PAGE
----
Erectile Dysfunction and Multiple Sclerosis
I am a pelvic floor physical therapist who treats men for sexual dysfunction. It is estimated that between 50-90% of men diagnosed with multiple sclerosis have some form of erectile dysfunction.1
What is erectile dysfunction?
From my experience in working with men, erectile dysfunction can be qualified by lack of morning erections, decreased rigidity of erections, erections that won’t allow for penetrative sex but WILL allow for manual sex, and an increased length of time required before climax.
The link between MS and erectile dysfunction
Why is erectile quality altered by a diagnosis of multiple sclerosis, you may be wondering?
The neurological system
Erections are controlled by two facets of the neurological system and MS is a neurological disease. Let’s explore how they work! Well, it has been well-established that MS affects the nervous systems of the people who have it. The nerve which exits the spinal canal which controls erections is known as the pudendal nerve. That nerve must be in good working order to send the signal to the pelvis to begin filling the penis and testicles with blood.2
And damage to that nerve can alter erections, and I see this in patients with or without neurological conditions. (For instance, those who lift very heavy weights for long stretches of time can injure the pudendal nerve and experience ED as a result).
The central nervous system
But erections are also controlled by the central nervous system, from the brain and leading down into the spinal cord. This is why some people with spinal cord injuries can still have erections if these pathways are intact. For those with MS lesions on the brain or spinal cord, this pathway from the brain down into the spinal cord may be disrupted. It all depends on where the lesions are located and that is distinct to the individual.2
Sexual quality of life
Now that we are aware that erections are mediated by two separate and distinct parts of the nervous system, we can piece apart how to address the ED that you might be experiencing. In a cross-sectional analysis of men with MS and ED conducted in 2017, several surveys were given to the participants. These surveys included sexual quality of life, a depression scale, a urinary incontinence scale, and one that addressed prostate health. What the analysis revealed is that there are many factors which drive satisfactory sexual function and they must be considered in a holistic approach with a diagnosis of MS.3
Here are a few factors which impact sexuality in men with MS:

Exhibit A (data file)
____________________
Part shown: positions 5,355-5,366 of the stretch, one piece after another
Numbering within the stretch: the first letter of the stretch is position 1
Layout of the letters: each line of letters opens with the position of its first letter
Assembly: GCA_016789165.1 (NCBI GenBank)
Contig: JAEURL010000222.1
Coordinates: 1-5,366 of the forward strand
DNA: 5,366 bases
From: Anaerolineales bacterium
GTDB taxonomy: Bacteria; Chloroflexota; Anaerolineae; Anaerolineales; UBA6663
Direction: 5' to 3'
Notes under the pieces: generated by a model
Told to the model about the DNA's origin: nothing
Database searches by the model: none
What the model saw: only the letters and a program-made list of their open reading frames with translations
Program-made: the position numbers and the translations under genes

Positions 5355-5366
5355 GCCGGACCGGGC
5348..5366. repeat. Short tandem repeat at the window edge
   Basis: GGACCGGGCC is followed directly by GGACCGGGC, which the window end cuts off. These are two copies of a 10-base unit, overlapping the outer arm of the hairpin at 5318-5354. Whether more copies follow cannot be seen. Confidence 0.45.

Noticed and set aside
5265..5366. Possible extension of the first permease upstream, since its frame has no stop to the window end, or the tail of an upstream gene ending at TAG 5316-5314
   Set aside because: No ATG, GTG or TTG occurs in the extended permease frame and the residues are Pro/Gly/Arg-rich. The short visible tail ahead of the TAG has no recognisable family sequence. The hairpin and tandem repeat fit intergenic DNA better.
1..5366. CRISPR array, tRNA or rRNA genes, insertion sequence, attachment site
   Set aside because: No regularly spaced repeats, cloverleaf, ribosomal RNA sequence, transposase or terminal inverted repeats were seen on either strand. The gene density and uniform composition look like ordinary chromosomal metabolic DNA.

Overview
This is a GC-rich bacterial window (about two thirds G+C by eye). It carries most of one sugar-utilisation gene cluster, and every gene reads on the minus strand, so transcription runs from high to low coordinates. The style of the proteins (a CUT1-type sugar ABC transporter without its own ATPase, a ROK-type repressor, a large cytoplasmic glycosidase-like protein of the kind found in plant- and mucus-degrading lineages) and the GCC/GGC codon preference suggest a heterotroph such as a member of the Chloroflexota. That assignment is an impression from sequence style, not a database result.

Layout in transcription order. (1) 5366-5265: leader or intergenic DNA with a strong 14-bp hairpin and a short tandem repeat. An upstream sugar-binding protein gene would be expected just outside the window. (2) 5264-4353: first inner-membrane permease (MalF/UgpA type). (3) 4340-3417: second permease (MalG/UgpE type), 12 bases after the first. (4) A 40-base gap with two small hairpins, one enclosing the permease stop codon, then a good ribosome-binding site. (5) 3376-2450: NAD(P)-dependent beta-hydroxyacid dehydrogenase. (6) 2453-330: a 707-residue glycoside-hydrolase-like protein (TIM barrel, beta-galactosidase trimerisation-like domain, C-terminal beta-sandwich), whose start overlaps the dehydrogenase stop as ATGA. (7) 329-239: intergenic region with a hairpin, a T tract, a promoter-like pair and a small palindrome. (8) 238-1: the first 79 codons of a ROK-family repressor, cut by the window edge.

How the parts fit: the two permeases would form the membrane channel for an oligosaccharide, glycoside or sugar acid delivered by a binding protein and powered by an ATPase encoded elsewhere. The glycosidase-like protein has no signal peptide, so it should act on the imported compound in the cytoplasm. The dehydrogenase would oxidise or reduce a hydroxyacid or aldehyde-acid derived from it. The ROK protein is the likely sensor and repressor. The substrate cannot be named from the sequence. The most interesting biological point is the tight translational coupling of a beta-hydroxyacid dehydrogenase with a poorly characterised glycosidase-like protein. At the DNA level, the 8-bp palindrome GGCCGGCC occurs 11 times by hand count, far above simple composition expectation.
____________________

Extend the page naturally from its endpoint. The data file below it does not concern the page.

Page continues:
1: Impact of the nervous system
Impeded flow from the nervous system (either from the pudendal nerve itself or from the brain and spinal cord) may result in less rigidity of erections. It may be helpful to use PDE-5 inhibitors (drugs like Cialis or Viagra, which must be safely prescribed by a doctor), to get the blood flow going in cases like these. This is because the nervous system doesn’t need to be involved in getting the blood into the penis. The pharmaceuticals can do that instead.
2: Weak pelvic floor muscles
The pelvic floor muscles themselves may be weak. The pelvic floor muscles ensure that blood that goes into the penis remains there until a climax occurs. A simple penis ring can do wonders for certain individuals who have insufficient erections. Just make sure that it isn’t too tight or too loose. You can purchase a set of penis rings in various sizes to see which one feels best. It should be slipped on at the beginning of arousal and kept on until climax.
3: Building the muscle
“If you don’t use it, you lose it.” This is an adage that I repeat to my patients constantly. If muscles are not used, they atrophy and no longer pump blood. They get weaker until contraction slows and ceases. If you are not partnered and want to engage in sexual activity, masturbation is extremely important to keep these muscles strong and mobile. If you lack hand dexterity, a penile pump used daily can draw blood into the penis and engage those muscles by proxy.
Don’t underestimate the role of depression. If you are experiencing depression, it will have an impact on your body’s ability to get aroused. You can try using some visual images (magazines or movies) to get excited. Also, it cannot be over-estimated how crucial it is to have a support group or therapist to grieve the perceived loss of your sexuality.
How well do people around you understand MS?